Not until a few years ago could people make a choice about what kind of file storage they want with their new desktop, laptop or ultrabook computer. There are two storage components one can choose to get: HDD or SSD drive. Which one is better? If you are being tormented by this question, you should know that there is no definite answer to it.
It all depends on your personal preferences and budget.
Your system can be configured by either one of these storages or both (in some cases). In this article you will have the difference between HDD and SSD explained, with all their advantages and disadvantages, so to make your hard drive purchase easier.
So, what’s the difference between an SSD and a HDD?
Both SSD and HDD are connected to your PC’s motherboard, enabling your data to be processed. Their job is to store your personal files, applications, and boot your system. However, these two storages have their own unique feature set, and the question that is being imposed quite naturally is: why should you opt for one over the other?
SSD stands for Solid State Drive, and it can be perceived as a more sophisticated and oversized version of a USB flash memory stick. Information in an SSD is stored in microchips, and is read/written by a processor (called the controller). What separates an excellent from a good SSD is a good controller technology. SSD is a type of permanent and non-volatile memory, and the data storage life can be maintained for over 200 years.
HDD (or Hard Disk Drive) technology has been present in the technology world for quite some time now. It stores data on a rotating platter by using magnetism. It uses a mechanical arm with a read/write head that moves around and reads it from a rotating storage platter. The faster it spins, the faster a HDD can perform. Typical HDDs spin at 5400 or 7200 RPM.
When it comes to speed, SSD technology grabs the first place. Computes with an SSD will boot faster (usually under a minute), launch programs and applications faster, and have a faster overall performance. Having extra speed always comes handy, no matter what you use your computer for (school, business, or gaming). When compared to SSD, HDD has longer read/write times, higher latency and fewer input/output operations per second (IOP).
If it happens that you drop your tablet or laptop on the ground, an SSD memory will most probably keep your data safe because it has no moving parts. HDDs have mechanical parts, arms with read/write heads, and malfunctions are more often with them. An SSD is recommended if you are a bit rough on your equipment.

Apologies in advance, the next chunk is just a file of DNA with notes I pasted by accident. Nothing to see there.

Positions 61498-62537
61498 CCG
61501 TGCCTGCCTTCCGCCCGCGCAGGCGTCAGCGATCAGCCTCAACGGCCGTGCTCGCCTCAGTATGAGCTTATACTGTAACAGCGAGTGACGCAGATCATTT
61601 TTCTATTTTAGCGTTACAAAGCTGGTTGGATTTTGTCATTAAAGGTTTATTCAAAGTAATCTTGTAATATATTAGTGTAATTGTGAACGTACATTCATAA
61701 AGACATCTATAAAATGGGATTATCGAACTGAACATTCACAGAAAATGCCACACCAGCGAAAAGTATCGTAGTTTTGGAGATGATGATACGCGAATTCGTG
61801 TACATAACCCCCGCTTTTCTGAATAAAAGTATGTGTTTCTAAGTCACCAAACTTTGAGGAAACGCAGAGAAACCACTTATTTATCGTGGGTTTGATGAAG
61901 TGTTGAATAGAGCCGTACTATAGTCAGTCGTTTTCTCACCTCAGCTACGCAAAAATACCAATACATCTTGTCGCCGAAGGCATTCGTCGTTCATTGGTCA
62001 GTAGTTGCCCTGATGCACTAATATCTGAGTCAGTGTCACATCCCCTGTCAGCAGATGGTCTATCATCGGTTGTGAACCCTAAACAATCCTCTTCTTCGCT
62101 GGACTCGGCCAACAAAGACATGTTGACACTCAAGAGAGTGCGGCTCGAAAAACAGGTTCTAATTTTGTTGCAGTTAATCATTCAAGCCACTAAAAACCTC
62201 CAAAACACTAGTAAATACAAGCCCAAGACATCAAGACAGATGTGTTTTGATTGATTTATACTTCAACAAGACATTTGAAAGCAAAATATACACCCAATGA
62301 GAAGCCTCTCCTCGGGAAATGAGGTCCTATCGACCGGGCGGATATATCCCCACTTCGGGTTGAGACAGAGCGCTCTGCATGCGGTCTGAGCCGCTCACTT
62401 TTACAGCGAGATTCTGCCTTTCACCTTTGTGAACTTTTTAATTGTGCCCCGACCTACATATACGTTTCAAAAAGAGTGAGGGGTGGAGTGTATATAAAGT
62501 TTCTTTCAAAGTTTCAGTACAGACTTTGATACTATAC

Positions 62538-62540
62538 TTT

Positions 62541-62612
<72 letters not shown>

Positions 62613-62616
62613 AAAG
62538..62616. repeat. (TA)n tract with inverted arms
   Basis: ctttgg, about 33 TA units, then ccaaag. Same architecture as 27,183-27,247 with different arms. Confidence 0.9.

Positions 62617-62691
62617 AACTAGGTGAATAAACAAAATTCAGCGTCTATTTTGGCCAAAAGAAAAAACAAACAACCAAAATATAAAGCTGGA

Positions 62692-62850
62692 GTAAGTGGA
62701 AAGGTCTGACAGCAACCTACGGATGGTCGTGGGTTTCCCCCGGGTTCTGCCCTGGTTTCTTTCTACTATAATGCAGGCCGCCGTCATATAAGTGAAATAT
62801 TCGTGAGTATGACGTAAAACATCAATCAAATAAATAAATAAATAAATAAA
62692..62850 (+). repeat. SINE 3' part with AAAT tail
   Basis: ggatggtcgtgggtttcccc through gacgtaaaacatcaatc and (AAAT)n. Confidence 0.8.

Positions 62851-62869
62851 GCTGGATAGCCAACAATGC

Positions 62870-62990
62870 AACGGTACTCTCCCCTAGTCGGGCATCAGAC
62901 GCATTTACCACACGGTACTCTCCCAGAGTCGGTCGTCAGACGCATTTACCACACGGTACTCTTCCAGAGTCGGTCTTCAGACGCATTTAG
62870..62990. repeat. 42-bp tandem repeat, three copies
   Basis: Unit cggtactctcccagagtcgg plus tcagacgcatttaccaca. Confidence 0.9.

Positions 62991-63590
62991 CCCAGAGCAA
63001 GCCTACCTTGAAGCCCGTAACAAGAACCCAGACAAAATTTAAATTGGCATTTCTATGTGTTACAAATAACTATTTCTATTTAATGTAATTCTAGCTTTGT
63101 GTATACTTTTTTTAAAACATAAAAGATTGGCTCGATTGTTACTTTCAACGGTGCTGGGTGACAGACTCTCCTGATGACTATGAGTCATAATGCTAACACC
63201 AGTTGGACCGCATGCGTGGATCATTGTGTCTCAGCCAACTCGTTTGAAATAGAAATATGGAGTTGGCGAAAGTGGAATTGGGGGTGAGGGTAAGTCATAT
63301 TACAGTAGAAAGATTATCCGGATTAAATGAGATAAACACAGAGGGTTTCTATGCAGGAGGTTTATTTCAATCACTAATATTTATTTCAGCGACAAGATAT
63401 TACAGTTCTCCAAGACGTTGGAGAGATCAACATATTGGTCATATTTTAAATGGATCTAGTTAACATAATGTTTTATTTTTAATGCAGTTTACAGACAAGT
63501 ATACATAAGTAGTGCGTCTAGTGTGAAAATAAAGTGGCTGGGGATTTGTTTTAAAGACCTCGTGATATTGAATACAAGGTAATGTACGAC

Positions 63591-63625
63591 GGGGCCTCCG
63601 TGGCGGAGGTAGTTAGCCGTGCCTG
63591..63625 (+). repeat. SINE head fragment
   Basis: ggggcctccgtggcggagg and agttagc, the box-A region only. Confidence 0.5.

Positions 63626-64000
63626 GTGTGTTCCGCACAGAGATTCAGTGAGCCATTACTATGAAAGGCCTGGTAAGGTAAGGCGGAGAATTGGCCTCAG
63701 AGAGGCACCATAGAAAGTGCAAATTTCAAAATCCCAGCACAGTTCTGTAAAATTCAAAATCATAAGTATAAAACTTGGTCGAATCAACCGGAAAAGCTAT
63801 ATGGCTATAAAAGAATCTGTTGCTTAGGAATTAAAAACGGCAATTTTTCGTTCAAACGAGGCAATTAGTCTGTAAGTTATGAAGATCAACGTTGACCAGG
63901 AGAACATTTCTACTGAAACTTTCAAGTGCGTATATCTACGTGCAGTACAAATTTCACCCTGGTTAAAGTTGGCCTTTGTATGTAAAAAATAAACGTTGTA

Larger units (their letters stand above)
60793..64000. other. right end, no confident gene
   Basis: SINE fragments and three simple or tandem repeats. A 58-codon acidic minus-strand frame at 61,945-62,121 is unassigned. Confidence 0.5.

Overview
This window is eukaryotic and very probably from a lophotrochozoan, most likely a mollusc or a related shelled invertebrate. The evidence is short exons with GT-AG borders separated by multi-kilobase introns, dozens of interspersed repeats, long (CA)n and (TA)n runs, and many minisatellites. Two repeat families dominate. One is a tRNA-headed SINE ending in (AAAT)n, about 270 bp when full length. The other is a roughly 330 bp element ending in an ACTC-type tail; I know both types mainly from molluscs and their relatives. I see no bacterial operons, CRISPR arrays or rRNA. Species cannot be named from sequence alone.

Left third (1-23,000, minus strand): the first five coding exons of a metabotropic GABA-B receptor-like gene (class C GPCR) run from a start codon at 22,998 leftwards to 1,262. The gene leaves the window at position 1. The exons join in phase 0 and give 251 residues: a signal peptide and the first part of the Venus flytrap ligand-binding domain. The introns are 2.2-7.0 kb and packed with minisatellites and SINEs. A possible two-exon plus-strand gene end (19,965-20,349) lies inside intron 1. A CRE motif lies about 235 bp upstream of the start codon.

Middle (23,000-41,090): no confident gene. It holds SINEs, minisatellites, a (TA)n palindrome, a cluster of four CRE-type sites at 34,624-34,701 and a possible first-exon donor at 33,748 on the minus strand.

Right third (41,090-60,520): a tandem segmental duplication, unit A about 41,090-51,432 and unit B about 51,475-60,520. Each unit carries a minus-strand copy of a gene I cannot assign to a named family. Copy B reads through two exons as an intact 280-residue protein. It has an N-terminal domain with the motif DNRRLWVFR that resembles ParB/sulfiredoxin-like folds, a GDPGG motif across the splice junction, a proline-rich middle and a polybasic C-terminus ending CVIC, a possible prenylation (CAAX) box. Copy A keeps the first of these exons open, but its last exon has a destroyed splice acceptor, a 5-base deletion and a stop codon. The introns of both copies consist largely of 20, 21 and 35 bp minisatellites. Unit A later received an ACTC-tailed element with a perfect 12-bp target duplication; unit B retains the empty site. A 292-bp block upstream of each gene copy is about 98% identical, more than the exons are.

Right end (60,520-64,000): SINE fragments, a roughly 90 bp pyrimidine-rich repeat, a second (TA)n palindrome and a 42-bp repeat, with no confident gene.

HDD’s drive platters work best with larger files. Due to their rotary recording surfaces, the files are laid down in contiguous blocks. These large files can become scattered around the platter when the drive starts to fill up, and that is known as fragmentation. The very fact that HDDs can become fragmented, while SSDs do not care where the data is stored, makes SSD technology better, faster and more reliable.
HDD drives are heavier than SSDs because they incorporate rotating platters, motor and spindle. Because of that, there is a limit for a HDD drive size. SSD drives do not have that kind of limitation and they continue to shrink. Laptops are becoming slimmer and tablets are becoming primary platforms for Web surfing, so the SSD technology will take over the market because of its size, speed and practicality.
HDD technology has rotating platters, thus uses more electricity. It generates more noise and heat, unlike a typical SSD hard drive, which is non-mechanical so no such rotation is needed. If a system is shoddily mounted in an all-metal case, even the quietest HDD will produce a small amount of noise.
Availability & Price
Internal HDDs are more plentiful and will stay around for the next few years. There are still more HDD choices than SSDs, with SSD model lines growing in number. As for the price, they differ in dollar per GB. For example, you will pay up to $75 for 1TB internal 2.5-inch HDD storage. An SSD with the same form and capacity will cost you double the price, up to $150. HDDs will stay cheaper and be in the majority for internal PC storage device in the period to come, for they are older and more established technologies.
In the end, i.e. an SSD vs HDD, when you consider common and maximum capacity, SSD memories of 4TB storage space are expensive and rare. The most common primary drives are 500GB to 1TB storage units. SSD drives are better when it comes to fragmentation, noise, speed, form and ruggedness, but capacity and price issues are its setbacks. HDDs offer larger storage space, are cheaper and more available.
Below is the Samsung 850 EVO SSD:
Below is the Samsung 1TB Hard Drive:
Diana Smith is a full-time mom of two beautiful girls interested in technology, gadgets and games. In her free time she enjoys reading latest IT news.